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NBA Lockout Watch, Day 28: Sources Say NBA, NBPA Will Resume Talks Monday
Published July 28, 2011
BABY STEPS: CBSSPORTS.com's Ben Golliver wrote talking "is an important first step," but "compromising, ultimately, is what will prevent an extended work stoppage from disrupting, or potentially cancelling, the 2011-2012 NBA season" (CBSSPORTS.com, 7/27). In N.Y, Mitch Lawrence writes, "At this stage, any kind of progress will be welcome. Even an agreement on the shape of the bargaining table to be used in negotiations." Lawrence adds the owners "probably can't wait to get to Nov. 15," when players are scheduled to begin receiving their paychecks. Owners "figure once the players' checks stop, the splintering in their ranks will start." The players "will start going their own way, leading to a settlement" (N.Y. DAILY NEWS, 7/28). ESPN.com's Roy Johnson writes, "The primary reason the dispute will not be easily or quickly resolved -- and why this negotiation in no way resembles the NFL's lockout -- is this: While Roger Goodell and DeMaurice Smith were essentially haggling over how to slice their league's well-publicized $9 billion pie, Stern and Hunter can't even agree on the pie" (ESPN.com, 7/28).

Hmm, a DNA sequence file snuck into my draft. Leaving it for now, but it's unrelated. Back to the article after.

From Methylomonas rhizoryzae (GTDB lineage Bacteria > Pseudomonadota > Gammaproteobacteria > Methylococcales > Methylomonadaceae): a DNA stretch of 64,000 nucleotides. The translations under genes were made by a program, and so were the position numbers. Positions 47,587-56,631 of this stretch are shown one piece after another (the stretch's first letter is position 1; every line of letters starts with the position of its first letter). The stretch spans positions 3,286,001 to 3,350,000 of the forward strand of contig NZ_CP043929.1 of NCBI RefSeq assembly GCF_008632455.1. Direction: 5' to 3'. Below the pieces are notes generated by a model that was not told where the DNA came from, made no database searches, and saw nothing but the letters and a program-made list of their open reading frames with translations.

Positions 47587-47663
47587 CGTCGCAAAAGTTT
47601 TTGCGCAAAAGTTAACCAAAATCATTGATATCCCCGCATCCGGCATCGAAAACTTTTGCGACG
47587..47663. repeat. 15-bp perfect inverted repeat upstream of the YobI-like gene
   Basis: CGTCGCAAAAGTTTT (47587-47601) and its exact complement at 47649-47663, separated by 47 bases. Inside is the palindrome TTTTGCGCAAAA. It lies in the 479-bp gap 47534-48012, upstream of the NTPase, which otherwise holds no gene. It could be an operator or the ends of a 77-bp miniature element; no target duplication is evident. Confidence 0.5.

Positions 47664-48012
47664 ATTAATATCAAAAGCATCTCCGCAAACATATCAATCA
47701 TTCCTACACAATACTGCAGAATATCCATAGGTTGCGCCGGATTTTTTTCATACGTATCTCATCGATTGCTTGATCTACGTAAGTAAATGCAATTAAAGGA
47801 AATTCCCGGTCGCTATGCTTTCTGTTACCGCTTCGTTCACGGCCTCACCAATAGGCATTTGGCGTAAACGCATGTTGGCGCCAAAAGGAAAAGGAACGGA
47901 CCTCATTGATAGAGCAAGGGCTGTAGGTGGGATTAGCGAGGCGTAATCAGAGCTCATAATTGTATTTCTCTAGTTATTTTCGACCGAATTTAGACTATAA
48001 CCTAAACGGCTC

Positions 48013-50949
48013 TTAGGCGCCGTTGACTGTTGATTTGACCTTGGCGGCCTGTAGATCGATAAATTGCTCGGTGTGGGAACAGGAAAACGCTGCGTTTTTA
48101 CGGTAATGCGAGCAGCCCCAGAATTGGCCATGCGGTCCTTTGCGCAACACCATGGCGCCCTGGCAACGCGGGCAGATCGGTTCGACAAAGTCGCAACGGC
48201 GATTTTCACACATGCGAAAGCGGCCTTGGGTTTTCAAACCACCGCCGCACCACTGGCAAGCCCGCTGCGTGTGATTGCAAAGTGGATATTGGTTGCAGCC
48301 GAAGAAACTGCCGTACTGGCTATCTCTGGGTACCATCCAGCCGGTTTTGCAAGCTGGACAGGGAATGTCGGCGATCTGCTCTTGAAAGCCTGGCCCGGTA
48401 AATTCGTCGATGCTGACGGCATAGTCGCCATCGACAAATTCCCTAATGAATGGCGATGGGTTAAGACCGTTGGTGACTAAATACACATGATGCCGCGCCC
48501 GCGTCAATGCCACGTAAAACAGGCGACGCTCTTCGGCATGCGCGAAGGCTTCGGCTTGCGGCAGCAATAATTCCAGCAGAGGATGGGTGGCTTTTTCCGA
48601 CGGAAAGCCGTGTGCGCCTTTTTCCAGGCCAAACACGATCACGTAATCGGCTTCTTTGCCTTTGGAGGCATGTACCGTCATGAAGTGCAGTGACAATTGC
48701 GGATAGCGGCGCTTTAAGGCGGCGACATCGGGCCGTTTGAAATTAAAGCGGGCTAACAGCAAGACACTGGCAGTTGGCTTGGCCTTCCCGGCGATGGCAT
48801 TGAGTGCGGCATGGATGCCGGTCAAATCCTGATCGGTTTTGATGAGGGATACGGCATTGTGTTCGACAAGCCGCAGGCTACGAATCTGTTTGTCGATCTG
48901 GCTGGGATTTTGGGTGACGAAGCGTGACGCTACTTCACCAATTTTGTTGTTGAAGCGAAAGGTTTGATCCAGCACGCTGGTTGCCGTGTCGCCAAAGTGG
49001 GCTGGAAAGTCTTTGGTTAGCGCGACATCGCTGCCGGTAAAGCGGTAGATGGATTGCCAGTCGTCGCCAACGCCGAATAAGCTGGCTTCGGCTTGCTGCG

he handles NBA lockout
NOT A CREATURE WAS STIRRING: In Orlando, Shannon Owens wrote, "If you're like me, then maybe you've noticed the leaders in the labor negotiations have been eerily quiet." Owens: "Even more peculiar is how silent the NBA stars have been when it comes to fighting against hard salary caps in the 2011 NBA lockout. Stars like Patrick Ewing and Alonzo Mourning were on the front lines for players during the 1998-99 lockout. But that clearly hasn't been the case this time around" (ORLANDOSENTINEL.com, 7/27).